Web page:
Sunflower plantings reduce a common gut pathogen and increase queen production in bumble bee colonies
Rosemary L. Malfi, Quinn S. McFrederick, Giselle Lozano, Rebecca E. Irwin, and Lynn S. Adler
We evaluated whether plantings of sunflower (Helianthus annuus), whose pollen reduces infection by some pathogens when fed to bees in captivity, lowered pathogen levels and increased reproduction in free-foraging bumble bee colonies (Bombus impatiens). We placed pairs of commercial colonies of B. impatiens at 20 mixed vegetable farms in western Massachusetts between Jul-23 and Oct-6 2019. Flowering resources typically visited by bumble bees were quantified at each farm twice to characterize abundance and diversity. We also visited each farm 3-4 times and at each visit, we (a) recorded colony weights to track growth, (b) collected ~10 corbicular loads from returning foragers (per site) to assess usage of sunflower and other Asteraceae, and (c) collected 10 returning foraging workers from each colony entrance for later pathogen analysis. Visual assessment of pathogen samples and pollen composition occurred at UMass Amherst during the 2019-20 academic year. Molecular assessment of pathogen samples occurred at UC Riverside. An associated manuscript with this title and these authors is being submitted for publication.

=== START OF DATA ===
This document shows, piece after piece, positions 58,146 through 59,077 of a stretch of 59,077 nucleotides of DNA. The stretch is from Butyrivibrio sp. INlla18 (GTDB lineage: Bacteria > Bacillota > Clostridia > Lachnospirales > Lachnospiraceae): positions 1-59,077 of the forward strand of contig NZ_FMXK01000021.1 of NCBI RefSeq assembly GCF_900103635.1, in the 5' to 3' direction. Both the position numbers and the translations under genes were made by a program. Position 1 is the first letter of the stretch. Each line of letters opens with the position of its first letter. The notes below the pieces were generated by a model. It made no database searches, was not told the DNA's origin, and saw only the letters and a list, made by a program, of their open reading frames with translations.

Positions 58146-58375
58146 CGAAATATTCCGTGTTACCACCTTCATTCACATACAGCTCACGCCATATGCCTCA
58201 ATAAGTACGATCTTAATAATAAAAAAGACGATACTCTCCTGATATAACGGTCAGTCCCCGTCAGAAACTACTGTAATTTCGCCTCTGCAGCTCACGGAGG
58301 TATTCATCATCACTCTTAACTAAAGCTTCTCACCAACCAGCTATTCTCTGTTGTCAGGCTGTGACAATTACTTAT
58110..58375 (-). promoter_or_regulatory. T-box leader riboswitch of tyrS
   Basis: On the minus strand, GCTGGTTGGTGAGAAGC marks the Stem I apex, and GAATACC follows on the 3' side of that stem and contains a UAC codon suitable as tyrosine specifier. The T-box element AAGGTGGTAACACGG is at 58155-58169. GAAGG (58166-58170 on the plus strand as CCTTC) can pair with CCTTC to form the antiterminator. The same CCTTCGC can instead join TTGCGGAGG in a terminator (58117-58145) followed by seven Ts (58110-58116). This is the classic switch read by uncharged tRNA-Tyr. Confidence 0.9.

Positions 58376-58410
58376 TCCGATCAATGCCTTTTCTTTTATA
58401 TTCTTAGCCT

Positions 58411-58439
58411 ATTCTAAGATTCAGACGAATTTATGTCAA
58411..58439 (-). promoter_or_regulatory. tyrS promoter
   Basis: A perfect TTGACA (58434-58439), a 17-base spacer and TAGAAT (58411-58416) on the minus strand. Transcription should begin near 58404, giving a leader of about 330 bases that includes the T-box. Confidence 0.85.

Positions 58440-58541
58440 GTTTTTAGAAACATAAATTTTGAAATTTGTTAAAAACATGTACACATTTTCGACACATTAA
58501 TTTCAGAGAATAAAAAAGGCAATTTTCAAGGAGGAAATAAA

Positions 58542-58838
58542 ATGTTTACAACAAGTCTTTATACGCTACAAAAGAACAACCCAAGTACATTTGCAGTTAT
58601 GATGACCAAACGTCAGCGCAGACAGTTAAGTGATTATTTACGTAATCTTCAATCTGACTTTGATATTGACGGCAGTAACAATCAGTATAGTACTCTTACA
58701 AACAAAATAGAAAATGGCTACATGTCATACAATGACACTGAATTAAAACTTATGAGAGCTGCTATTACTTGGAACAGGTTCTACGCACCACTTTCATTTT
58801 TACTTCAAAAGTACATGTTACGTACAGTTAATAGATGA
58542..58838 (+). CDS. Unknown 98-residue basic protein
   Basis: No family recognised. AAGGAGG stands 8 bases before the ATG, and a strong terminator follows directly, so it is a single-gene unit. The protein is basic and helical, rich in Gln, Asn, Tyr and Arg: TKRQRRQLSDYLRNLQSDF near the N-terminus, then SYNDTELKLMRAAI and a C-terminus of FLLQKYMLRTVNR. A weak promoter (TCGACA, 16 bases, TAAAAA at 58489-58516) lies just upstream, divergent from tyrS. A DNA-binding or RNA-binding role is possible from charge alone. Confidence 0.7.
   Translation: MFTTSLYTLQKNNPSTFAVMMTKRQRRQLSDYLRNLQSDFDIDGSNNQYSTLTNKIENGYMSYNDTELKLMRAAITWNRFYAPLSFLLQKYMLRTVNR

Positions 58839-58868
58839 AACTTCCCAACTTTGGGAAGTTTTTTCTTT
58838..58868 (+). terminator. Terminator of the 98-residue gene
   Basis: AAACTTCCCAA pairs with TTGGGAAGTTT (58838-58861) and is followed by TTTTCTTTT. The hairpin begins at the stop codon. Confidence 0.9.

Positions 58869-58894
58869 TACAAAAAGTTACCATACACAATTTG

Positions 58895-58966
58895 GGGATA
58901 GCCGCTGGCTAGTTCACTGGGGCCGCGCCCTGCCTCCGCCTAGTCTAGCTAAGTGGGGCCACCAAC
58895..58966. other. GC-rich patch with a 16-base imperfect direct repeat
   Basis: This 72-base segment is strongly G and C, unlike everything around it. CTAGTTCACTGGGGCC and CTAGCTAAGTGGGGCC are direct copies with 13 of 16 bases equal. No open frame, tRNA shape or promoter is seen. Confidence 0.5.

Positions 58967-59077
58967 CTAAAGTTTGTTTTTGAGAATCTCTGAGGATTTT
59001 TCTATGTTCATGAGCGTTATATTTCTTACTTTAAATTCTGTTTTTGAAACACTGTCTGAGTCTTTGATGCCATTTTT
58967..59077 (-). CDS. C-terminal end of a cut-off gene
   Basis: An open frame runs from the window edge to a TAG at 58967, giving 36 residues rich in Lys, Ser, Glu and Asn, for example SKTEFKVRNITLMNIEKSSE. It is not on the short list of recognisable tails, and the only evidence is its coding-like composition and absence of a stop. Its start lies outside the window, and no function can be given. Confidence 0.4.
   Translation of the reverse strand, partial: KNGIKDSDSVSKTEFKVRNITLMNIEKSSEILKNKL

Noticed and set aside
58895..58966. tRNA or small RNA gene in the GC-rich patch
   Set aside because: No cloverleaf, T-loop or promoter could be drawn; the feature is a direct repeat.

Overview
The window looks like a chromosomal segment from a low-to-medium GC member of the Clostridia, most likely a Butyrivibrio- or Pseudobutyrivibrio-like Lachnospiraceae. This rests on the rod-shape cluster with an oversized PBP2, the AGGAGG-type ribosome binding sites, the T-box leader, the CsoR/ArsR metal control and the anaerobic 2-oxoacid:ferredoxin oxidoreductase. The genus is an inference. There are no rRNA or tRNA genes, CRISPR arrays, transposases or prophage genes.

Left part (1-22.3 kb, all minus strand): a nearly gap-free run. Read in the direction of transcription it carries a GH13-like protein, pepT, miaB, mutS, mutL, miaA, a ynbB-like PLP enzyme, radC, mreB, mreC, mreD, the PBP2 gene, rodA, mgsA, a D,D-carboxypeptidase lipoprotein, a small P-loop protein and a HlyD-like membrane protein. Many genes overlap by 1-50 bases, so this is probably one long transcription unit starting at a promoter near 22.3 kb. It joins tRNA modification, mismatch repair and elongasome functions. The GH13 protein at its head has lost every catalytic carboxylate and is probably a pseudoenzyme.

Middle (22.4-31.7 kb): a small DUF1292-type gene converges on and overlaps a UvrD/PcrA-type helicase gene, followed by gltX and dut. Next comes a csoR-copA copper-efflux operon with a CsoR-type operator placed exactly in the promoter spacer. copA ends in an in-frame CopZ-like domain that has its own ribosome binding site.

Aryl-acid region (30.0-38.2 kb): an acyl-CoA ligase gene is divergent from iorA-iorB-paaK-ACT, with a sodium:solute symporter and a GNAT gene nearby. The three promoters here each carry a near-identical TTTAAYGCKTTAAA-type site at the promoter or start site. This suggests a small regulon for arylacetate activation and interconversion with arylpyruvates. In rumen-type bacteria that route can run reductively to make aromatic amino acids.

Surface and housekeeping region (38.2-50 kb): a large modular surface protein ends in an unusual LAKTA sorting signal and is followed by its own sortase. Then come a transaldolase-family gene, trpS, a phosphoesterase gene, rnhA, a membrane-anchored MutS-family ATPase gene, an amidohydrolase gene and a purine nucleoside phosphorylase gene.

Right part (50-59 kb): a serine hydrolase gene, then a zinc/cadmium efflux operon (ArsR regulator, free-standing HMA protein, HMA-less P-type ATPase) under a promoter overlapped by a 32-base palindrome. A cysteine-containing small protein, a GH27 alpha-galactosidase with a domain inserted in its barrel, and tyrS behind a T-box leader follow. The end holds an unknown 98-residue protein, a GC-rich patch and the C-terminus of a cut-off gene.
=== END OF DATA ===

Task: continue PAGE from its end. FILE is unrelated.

The Intersection of Bee and Flower Sexes: Pollen Presence Shapes Sex-Specific Bee Foraging Associations in Sunflower
Justin C. Roch, Rosemary Malfi, Jennifer I. Van Wyk, Deicy Carolina Muñoz Agudelo, Joan Milam, and Lynn S. Adler
We evaluated whether female or male bees were more abundant on sunflowers, whether female bees were more abundant on pollen-fertile or pollen-sterile sunflower cultivars, and whether the bee community differed between pollen-fertile and pollen-sterile sunflower cultivars. We further evaluated whether bee communities were shaped by local floral resources and landscape composition. We sampled bees visiting sunflowers (Helianthus spp.) from 14 farms in the Connecticut River Valley of western Massachusetts between 25 July to 27 September 2019, typically making two sampling visits to a farm. We also measured floral resource diversity and abundance at the farms, and categorized the landscape types at 500 m, 1000 m, 1500 m, and 2500 m radii around the farms using GIS data. All sampled bees were identified to species or species complex. An associated manuscript with this title and these authors is being submitted for publication.